This one, from all that I’ve heard, is a dead ringer for The Help. It’s about race relations in the south, New Orleans this time, during the height of the Civil Rights movement. I had hopes — perhaps not high ones, but hopes nonetheless — that this one would be good.
It’s the summer of 1964, and the main character, Ibby (short for Liberty), is dropped off at her grandmother’s house. She’s all of 12 years old and her father has recently died in a freak accident. So, Ibby’s mother, who hates the idea of being a single parent (“hates” is too mild a word), foists Ibby on her mother-in-law, Fannie, without warning. It doesn’t start off well, mostly because Fannie is one of those eccentric Southern ladies who believes in being proper and feisty and doesn’t trust anyone except her help, who are pretty much like family. (But heaven forbid if her granddaughter takes up with a colored man, as she tries to do when she’s older.)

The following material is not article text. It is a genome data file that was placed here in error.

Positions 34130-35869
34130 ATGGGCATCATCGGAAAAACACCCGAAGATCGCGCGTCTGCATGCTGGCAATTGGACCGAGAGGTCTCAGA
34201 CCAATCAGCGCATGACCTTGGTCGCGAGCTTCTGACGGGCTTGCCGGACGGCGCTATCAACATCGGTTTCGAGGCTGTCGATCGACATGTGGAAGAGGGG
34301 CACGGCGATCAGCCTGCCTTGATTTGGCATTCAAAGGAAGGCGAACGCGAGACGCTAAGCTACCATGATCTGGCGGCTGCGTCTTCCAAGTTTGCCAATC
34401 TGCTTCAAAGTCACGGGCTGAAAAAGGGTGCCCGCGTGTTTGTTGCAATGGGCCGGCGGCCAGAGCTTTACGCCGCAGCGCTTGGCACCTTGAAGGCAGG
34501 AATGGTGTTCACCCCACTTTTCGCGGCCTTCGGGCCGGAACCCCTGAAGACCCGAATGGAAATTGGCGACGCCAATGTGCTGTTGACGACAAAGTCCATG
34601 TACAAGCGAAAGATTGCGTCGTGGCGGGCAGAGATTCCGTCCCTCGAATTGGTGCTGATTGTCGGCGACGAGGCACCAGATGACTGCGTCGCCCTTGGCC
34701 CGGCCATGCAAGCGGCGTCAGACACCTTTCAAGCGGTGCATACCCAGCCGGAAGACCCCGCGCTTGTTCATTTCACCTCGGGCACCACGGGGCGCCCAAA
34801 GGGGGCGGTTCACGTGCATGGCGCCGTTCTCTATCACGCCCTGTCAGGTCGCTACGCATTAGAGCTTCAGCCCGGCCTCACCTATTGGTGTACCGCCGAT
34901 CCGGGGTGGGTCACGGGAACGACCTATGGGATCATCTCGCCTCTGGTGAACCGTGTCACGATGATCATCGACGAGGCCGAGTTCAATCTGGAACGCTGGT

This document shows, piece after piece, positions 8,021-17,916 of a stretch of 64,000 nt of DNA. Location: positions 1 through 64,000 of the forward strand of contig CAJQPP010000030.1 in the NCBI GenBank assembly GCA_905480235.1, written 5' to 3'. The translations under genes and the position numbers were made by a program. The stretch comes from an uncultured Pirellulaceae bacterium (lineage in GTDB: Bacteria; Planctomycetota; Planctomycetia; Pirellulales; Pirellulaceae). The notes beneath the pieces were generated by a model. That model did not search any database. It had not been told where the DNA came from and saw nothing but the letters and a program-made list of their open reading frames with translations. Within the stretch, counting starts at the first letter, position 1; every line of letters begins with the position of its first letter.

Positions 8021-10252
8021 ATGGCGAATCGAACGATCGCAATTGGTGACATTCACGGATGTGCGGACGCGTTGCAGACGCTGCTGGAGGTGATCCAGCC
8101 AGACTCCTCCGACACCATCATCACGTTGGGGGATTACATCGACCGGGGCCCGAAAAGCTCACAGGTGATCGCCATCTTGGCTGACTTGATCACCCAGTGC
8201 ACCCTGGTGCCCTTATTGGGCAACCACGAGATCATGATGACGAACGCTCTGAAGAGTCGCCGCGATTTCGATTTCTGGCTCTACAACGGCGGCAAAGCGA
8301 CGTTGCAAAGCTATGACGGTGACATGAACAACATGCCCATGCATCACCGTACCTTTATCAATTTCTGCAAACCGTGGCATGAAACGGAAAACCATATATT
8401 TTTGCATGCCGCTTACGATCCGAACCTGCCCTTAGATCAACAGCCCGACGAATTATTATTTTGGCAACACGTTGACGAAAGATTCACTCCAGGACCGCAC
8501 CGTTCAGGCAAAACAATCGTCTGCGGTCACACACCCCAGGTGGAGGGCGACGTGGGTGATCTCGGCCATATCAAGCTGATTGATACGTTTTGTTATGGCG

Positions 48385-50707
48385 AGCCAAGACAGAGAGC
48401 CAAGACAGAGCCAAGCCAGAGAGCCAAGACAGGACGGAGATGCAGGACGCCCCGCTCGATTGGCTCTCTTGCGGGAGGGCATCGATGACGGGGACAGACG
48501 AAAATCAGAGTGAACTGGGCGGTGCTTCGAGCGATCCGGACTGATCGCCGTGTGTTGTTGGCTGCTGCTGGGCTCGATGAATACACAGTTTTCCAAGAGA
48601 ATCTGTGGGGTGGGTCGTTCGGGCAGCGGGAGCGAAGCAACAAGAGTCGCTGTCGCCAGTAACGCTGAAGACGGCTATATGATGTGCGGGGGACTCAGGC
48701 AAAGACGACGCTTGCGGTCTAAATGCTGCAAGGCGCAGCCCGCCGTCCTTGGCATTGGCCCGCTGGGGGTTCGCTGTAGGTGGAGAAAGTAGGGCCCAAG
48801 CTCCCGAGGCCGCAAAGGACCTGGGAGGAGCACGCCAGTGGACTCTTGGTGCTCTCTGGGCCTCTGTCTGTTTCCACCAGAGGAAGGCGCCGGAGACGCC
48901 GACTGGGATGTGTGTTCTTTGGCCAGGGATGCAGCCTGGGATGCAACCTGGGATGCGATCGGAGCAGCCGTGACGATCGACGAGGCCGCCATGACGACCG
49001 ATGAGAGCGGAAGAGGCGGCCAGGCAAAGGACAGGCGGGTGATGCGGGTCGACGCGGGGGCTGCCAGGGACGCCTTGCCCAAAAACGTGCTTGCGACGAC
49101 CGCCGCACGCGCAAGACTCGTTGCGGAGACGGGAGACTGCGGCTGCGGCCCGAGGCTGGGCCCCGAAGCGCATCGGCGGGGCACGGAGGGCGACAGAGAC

Dollbaby is full of those quirky Southern characters, doing quirky Southern things, but that wasn’t enough to hold my interest. The plot was lacking, and I didn’t connect with the characters at all. The racism grated — I know: it’s supposed to grate — and I didn’t feel McNeal gave her black characters any depth. Perhaps it’s just been too long since I’ve lived in the Deep South, because instead of charming me, this one just bored me.
Rated: Moderate, for 5 to 6 uses of strong language, other milder language and a rape scene, in addition to mild racist violence and insinuations as well as some more adult themes.